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Orthograph: a versatile tool for mapping coding nucleotide sequences to clusters of orthologous genes



Orthology characterizes genes of different organisms that arose from a single ancestral gene via speciation, in contrast to paralogy, which is assigned to genes that arose via gene duplication. An accurate orthology assignment is a crucial step for comparative genomic studies. Orthologous genes in two organisms can be identified by applying a so-called reciprocal search strategy, given that complete information of the organisms’ gene repertoire is available. In many investigations, however, only a fraction of the gene content of the organisms under study is examined (e.g., RNA sequencing). Here, identification of orthologous nucleotide or amino acid sequences can be achieved using a graph-based approach that maps nucleotide sequences to genes of known orthology. Existing implementations of this approach, however, suffer from algorithmic issues that may cause problems in downstream analyses.


We present a new software pipeline, Orthograph, that addresses and solves the above problems and implements useful features for a wide range of comparative genomic and transcriptomic analyses. Orthograph applies a best reciprocal hit search strategy using profile hidden Markov models and maps nucleotide sequences to the globally best matching cluster of orthologous genes, thus enabling researchers to conveniently and reliably delineate orthologs and paralogs from transcriptomic and genomic sequence data. We demonstrate the performance of our approach on de novo-sequenced and assembled transcript libraries of 24 species of apoid wasps (Hymenoptera: Aculeata) as well as on published genomic datasets.


With Orthograph, we implemented a best reciprocal hit approach to reference-based orthology prediction for coding nucleotide sequences such as RNAseq data. Orthograph is flexible, easy to use, open source and freely available at Additionally, we release 24 de novo-sequenced and assembled transcript libraries of apoid wasp species.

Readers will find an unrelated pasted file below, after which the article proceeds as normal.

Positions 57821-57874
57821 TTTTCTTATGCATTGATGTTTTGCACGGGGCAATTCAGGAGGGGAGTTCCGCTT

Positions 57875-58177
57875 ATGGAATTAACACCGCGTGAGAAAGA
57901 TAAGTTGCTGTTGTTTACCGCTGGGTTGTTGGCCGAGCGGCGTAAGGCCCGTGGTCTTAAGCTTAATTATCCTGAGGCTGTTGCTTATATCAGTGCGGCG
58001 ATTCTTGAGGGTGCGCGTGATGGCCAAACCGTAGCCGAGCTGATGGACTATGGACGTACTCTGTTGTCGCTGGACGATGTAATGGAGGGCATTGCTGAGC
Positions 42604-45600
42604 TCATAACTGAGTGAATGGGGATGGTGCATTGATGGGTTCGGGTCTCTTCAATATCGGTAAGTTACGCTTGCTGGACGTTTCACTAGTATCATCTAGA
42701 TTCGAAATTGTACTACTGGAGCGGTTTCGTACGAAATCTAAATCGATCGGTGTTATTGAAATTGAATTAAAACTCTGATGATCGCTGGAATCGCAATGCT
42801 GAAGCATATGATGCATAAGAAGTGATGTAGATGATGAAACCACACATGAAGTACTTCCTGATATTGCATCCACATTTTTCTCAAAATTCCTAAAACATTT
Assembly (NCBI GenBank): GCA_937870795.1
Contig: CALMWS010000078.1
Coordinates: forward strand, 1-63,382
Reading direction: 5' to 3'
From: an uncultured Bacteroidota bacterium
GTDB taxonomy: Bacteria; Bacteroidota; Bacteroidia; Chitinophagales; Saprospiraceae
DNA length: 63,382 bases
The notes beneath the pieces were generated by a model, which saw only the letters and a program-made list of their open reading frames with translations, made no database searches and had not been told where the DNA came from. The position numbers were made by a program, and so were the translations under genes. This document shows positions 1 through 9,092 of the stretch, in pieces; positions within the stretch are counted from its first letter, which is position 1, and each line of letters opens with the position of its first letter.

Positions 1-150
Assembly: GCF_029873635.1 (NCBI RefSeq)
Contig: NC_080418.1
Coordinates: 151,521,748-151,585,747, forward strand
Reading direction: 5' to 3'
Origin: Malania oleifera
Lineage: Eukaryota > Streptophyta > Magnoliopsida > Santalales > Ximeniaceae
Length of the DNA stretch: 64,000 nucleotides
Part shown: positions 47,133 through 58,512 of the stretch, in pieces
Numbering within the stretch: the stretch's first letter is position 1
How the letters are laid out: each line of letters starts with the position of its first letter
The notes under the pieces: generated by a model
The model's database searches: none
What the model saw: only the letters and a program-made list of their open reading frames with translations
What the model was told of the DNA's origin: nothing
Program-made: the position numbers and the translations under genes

Inferring the evolution of gene families, the phylogeny of species, and tracing the biogeography of populations depend on reliable delineation of orthologous genes and paralogous copies of them. While delineation and identification of orthologous and paralogous genes has been firmly established for studying genomic data (reviewed by [1] and benchmarked by [2]), few approaches are currently available for assessing transcripts in the same manner (proposed by, e.g., [3] and [4]). Each of these approaches exhibits, and suffers from, specific problems, potentially leading to erroneous species and gene tree inference (see below). We developed a novel software pipeline, called Orthograph, for convenient, fast, and reliable identification of orthologous (and paralogous) nucleotide or amino acid sequences, which resolves existing algorithmic and software-technical issues. Orthograph builds on previously proposed graph-based clustering algorithms, but extends them without sacrificing accuracy or computational speed.

When comparing the gene repertoires of species, one of the first analytical steps is the delineation of orthologous genes (orthologs), i.e., the identification of genes that originated from a single gene in the last common ancestor of the compared species. Each of the delineated orthologous groups (OGs) can also include species- or lineage-specific gene copies (inparalogs), that evolved by gene duplication after the evolutionary split of the ancestor into different species [5]. Finally, horizontal gene transfer can give rise to xenologous gene copies (xenologs) from a single ancestral gene [5].

Two fundamentally different approaches to identify potential orthologs, paralogs, and xenologs have been established: tree-based and graph-based approaches. The benefit of graph-based approaches, which we will subsequently focus on, is their computational efficiency and scalability (for reviews and a comprehensive discussion of the benefits of the different approaches, see [6] or [1]). In general, graph-based approaches assessing gene orthology make use of the genome-wide best reciprocal hit (BRH) criterion. It rests on the assumption that orthologs in two genomes are more similar to each other than to any other gene in the compared genomes, since they are direct and exclusive descendants from a single ancestral gene [7].